Since 1978 when her first novel, The New Girls, was published, Gutcheon has made her living full-time as a storyteller. She is the author of nine previous novels, all in print, and of many commissioned screenplays, including for the 20th Century Fox feature film Without a Trace, based on her novel, Still Missing. She has also contributed to New York Magazine, Savvy Magazine, The New York Times, the NYT Book Review, the San Jose Mercury News, the San Francisco Chronicle, Conde Nast Traveler, and many other periodicals.

Beth Gutcheon currently lives in New York City with her husband and her elderly poodle, Daisy Buchanan.

Reading this book contributed to these challenges:

The Haunted Season by G. M. Malliet

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The Haunted Season by G. M. Malliet The Haunted Season by G. M. Malliet
Narrator: Michael Page
Series: Max Tudor Mysteries #5
Published by Dreamscape Media on October 6, 2015
Source: Library
Genres: Mystery
Length: 9 hrs 21 mins
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Lord and Lady Baaden-Boomethistle have been in residence for some weeks now, and the villagers are hoping for a return to the good old days, when the lord of the manor sprinkled benefits across the village like fairy dust. Father Max Tudor's invitation to dinner at the hall comes as a welcome novelty; it will be his first time meeting the famous family that once held sway in the area. Before he has time to starch his clerical collar and organize a babysitter, a sudden and suspicious death intervenes, and the handsome vicar's talent for sorting through clues to a murder is once again called into play in this charming and clever story.

I skipped #4 in the Max Tudor series, mostly because Father Max was getting married and having a baby and I just didn’t want to read about the new family, but I just couldn’t pass up the cover for The Haunted Season. Apparently I didn’t need to worry about the baby. He is so well-behaved and calm and peaceful that he barely causes a ripple in Max’s life. And I guess I shouldn’t be surprised, his mother after all is nearly perfect and a healer to boot. Hmm, that sounded meaner than I meant it to. I don’t dislike Awena, and in all honestly she’s not in much of this book.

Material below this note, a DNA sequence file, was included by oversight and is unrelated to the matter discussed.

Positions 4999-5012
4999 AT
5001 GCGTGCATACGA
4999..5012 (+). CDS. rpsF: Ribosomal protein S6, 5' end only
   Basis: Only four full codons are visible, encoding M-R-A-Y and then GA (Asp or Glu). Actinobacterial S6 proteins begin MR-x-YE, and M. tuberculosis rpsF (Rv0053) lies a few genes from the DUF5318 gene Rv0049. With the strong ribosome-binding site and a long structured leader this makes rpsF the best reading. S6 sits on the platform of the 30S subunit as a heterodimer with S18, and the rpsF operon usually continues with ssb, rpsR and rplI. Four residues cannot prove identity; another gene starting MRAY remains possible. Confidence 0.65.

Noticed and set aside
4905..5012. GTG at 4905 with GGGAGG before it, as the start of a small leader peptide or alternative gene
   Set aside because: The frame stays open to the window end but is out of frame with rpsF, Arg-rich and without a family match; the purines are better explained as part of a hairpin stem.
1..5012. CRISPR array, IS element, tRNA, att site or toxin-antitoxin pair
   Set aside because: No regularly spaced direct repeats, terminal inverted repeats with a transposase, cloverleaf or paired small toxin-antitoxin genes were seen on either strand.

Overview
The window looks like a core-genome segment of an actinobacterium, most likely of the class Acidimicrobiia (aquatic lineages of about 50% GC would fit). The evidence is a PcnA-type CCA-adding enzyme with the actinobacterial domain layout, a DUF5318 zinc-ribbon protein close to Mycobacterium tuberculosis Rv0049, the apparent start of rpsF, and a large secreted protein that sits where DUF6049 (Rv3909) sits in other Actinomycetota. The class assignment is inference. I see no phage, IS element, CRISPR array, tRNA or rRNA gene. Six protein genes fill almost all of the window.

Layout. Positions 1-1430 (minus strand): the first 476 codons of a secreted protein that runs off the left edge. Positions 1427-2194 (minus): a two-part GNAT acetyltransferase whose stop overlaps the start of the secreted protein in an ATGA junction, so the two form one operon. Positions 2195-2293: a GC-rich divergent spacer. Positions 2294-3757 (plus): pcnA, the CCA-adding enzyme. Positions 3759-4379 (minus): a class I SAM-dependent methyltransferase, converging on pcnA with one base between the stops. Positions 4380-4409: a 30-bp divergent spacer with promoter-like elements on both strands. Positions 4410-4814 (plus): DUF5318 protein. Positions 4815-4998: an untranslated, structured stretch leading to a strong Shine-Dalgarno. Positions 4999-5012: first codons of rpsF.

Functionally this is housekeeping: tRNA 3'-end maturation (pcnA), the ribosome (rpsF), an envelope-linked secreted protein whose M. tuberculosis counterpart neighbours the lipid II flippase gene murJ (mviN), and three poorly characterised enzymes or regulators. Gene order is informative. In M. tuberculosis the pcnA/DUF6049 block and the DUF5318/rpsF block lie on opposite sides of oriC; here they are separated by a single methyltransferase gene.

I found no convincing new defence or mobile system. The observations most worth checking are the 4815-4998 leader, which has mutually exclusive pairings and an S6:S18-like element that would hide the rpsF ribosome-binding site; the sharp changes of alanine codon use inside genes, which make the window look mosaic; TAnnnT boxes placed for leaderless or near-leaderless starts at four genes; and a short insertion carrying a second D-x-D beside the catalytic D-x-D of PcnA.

Lord Baaden-Boomethistle is our deceased, decapitated by a wire strung between two trees while he was out riding his horse. We’ve got several suspects, mostly members of his family. There are a couple clues, a few secrets, and of course Max manages to put it all together, with some help from DCI Cotton, the recurring cop character.

If that was it, adding in the villagers and church members, and bit more of his new curate, Destiny, I would have enjoyed it more. There were a couple things that made me lower it a star or two. First, the miracle of the face on the wall. Not a big fan of miracles in otherwise straight forward (non-paranormal) mysteries. At the same time, Awena, Max’s wife, is actually a healer, like her touch, in addition to herbs and what-not, can physically heal people, so maybe it is partly paranormal, but overall it’s not, so those touches just don’t flow with the rest.

And the end was just not well done. To be honest, I don’t know why it was added on. There’s a big scene involving a character who is part of a theme in the series, but comes out of nowhere in this book. Instead of actually seeing the action, we end up getting an info dump where Max and DCI Cotton tell an associate what happened. It was clumsy. I think I might be done with the series.

I listened to the audio and I do think the narrator did a good job with the variety of characters – and there are a lot. I think listening to it was probably the better option, because at least when there was the long “here’s what happened,” it was kind of like we were part of the conversation too.